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Grampians to Adelaide in a hot, fiery and wet summer

Simon Parker's picture
My touring bike in Strathalbyne South Australia. Cycle Traveller

And so our journey has come to an end and we are now in quite a reflective mood as we take in all that we have seen in recent months. As we sit in Adelaide, it is quite fitting that it is bucketing rain outside, if not a little strangely unseasonal.

As most cycle tourists know, weather can sometimes make or break a trip. Nowhere is this more relevant than during an Australian summer, particularly at a time when weather patterns appear increasingly random and hard to predict.

Having extended our trip by adding Cape York to our journey, we knew this would mean travelling through some parts of the country – western Victoria and South Australia – during a potentially hot summer.

Cycling into South Australia. Cycle Traveller

Summer in Australia shouldn't stop you riding. Just being aware of the seven day weather forecast, and having a flexible schedule, should be enough to keep you well away from riding on 40 degree-plus days, or into thundering headwinds.

Less predictable are bushfires. It's only been days since a major fire northeast of Adelaide, which destroyed a large number of properties, was brought under control (ironically by some big rain falls, unusual we're told at this time of year).

Often these fires are fanned by incredibly strong and blustery winds, which brings in another weather phenomenon that plays a big role in how you'll fare in this part of Australia. Quite simply, there's often no where to hide when the wind kicks up. Trees can be scarce in what is often open farmland, particularly west of the Grampians. Head down and bum up is the best you can do on some days.

Our journey from Tallarook, in Victoria, through to Adelaide ran the gamut of these weather conditions. From seeing the thick smoke of multiple distant bushfires – luckily, all of which were relatively small and contained – through to two 40 degree Celcius hot snaps that had us bunkered down in air conditioned motel rooms for a few days at a time. The winds were generally kind to us, with only short periods of headwinds slowing our progress.

And, then came the rains.

All the time we kept an eye to the weather forecast, riding further on some sections of our journey in order to beat upcoming heat waves or, as we entered Adelaide, heavy rain or wind.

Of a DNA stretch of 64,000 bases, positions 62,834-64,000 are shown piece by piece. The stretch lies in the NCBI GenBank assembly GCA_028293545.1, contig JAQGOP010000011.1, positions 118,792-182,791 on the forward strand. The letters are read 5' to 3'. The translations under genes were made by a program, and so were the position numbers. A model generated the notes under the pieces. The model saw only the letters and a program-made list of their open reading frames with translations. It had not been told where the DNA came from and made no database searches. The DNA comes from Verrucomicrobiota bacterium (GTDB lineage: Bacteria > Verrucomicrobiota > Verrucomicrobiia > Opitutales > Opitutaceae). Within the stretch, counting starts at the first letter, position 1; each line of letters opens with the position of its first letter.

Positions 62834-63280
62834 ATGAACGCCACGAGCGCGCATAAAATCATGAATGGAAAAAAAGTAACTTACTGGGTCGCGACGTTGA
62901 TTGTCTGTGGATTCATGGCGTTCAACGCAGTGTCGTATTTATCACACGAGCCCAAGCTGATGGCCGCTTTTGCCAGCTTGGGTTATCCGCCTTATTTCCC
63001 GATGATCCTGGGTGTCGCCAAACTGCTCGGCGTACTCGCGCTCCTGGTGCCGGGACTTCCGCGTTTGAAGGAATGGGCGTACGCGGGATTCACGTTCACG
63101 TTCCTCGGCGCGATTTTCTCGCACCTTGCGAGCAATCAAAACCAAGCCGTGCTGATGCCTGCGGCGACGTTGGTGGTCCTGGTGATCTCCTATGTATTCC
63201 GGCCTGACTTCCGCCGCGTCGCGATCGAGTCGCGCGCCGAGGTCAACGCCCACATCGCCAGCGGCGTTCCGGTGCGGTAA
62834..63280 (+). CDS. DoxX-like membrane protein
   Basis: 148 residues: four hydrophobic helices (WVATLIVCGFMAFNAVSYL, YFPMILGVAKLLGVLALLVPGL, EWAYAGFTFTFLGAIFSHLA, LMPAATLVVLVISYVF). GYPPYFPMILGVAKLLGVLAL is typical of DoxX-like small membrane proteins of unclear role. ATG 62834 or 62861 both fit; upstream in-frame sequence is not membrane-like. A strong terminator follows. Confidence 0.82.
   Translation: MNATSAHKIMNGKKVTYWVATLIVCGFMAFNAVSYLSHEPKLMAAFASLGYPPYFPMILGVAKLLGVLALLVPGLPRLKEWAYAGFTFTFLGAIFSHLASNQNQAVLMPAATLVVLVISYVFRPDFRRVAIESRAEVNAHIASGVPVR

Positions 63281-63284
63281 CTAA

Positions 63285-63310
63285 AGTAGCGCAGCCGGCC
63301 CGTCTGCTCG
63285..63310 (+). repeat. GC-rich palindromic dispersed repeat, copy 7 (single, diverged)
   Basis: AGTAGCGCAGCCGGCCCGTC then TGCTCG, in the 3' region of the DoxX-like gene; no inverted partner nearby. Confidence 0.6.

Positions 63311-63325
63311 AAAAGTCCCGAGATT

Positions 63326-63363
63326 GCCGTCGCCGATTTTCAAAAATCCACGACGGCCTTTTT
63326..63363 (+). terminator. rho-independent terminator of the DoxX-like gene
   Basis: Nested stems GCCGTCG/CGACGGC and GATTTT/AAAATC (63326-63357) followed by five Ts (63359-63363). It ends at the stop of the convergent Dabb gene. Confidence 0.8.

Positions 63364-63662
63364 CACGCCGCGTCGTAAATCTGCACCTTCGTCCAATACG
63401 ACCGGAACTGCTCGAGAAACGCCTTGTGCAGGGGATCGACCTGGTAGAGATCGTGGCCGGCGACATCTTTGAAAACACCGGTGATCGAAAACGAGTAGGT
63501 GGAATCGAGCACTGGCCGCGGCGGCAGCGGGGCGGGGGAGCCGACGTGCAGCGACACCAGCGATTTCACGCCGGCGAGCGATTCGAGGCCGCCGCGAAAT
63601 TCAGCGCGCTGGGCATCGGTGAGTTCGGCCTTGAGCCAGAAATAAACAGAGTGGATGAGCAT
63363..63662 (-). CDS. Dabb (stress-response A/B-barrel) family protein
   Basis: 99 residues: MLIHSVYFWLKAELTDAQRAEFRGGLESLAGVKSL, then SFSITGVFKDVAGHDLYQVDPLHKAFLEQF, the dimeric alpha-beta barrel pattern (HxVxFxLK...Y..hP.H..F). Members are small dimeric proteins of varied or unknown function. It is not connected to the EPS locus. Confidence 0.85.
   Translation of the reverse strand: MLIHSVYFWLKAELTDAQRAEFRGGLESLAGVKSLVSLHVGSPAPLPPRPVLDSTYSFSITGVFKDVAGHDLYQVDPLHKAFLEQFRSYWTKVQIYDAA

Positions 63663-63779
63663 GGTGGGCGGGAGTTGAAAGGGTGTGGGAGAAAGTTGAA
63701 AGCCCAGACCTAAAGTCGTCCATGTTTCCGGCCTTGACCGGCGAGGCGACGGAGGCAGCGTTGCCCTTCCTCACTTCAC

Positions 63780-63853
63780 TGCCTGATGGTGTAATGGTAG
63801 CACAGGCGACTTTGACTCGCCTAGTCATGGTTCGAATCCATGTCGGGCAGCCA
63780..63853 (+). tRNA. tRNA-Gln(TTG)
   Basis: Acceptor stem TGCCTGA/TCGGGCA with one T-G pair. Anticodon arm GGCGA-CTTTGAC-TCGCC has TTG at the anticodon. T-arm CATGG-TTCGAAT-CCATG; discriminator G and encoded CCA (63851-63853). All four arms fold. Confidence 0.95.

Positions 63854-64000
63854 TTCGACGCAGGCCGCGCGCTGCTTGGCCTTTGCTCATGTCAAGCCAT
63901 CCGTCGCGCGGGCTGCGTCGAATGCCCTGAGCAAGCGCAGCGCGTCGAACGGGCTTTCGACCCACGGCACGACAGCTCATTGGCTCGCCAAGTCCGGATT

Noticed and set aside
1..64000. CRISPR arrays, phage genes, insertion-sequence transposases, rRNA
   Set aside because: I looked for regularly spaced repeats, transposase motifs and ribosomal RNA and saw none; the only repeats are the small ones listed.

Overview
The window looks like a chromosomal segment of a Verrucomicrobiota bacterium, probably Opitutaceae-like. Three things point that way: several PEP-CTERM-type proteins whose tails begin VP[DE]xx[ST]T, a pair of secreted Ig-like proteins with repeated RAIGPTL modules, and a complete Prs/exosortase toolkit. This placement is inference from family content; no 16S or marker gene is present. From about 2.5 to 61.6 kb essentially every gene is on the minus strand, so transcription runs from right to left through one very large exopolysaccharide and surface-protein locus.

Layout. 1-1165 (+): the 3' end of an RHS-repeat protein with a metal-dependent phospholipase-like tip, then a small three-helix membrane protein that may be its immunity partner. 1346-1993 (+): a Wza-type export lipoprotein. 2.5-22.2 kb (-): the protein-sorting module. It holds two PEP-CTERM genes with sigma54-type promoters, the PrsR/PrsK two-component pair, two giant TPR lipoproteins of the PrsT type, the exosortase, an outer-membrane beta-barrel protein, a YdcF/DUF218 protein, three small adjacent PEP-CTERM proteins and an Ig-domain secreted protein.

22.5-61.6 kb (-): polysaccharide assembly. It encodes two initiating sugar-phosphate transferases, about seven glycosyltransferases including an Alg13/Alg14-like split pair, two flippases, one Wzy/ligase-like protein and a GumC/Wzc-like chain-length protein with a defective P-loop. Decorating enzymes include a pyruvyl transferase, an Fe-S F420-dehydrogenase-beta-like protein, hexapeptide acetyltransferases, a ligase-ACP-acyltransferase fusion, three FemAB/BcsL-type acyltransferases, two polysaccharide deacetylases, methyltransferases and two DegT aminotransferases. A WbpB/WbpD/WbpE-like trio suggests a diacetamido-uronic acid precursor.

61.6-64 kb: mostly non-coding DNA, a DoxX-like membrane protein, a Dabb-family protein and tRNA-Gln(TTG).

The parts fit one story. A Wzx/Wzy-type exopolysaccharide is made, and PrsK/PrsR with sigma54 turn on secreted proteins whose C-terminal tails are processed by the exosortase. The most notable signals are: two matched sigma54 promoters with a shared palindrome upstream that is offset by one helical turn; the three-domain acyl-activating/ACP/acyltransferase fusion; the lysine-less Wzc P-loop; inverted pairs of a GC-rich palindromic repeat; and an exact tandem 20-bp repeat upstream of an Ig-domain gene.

Cycling past some ruins en route to Adelaide. Cycle Traveller

Part of the allure of cycle touring is it has you out in these elements – Mother Nature is your boss in these parts, and you'll pedal to her beat. She's not always tough and demanding but when she is, it makes cycling harder.

In our view this only adds to the challenge of completing the journey, and the accomplishment you'll feel once you finish. We were lucky enough to have extra days up our sleeve for these sorts of weather events although it didn't mean we entirely missed them. One day had us riding in 30-40 km/hr headwinds and constant rain squalls; another had us sweating hard on a 40 degree day, albeit only for a short distance.

There's so many things about the GDR Route that makes it special. Challenging yourself on a physical and mental level are part of this. There were times I struggled with both aspects although it's the mental side I found to be my biggest hurdle. The days when you just don't feel like you're getting anywhere, when even the slightest hill has you delving way deeper than you should need to. It's amazing though how many of these days were turned around by simple graft and persistence; the journey edges closer to completion, the mind empties of negative thoughts.

Vineyards in McLaren Vale, South Australia. Cycle Traveller

Yet now that I sit here in Adelaide –  11,300kms and seven months after setting out from this city – it's hard to recall why I found the journey so tough at times. These times fade quickly. Instead, my feelings are dominated by a sense of accomplishment and self-worth, of having set ambitious goals that stretched and pushed us beyond our urban cocoon.

Sure, I swore a hell of a lot, but I do on most days anyway.

Way more than the kilometres pedalled, the sense of accomplishment flows from being exposed to a side of this country that lies unexplored by most Australians.

Pedal the lonely roads we've charted and you'll see regional and outback Australia is a diverse mix of people and places; it's complex, it's stunning, it's confronting, it's friendly, it's ancient, it's peaceful, it's humorous, and it's bloody big and expansive. Open up your mind and take it all in on what will be one of the best adventures you'll ever take yourself on.

Cycling into Glenelg South Australia. Cycle Traveller

What I'll miss most are the nights we had remote camp sites all to ourselves. Virtually no traffic noise, no oversized RVs with TVs blaring parked next door... just pure, delightful silence, only broken in the mornings by a cacophony of birds – cockatoos, galahs, kookaburras and crows the usual suspects – and the sun as it surges up into a deep blue sky.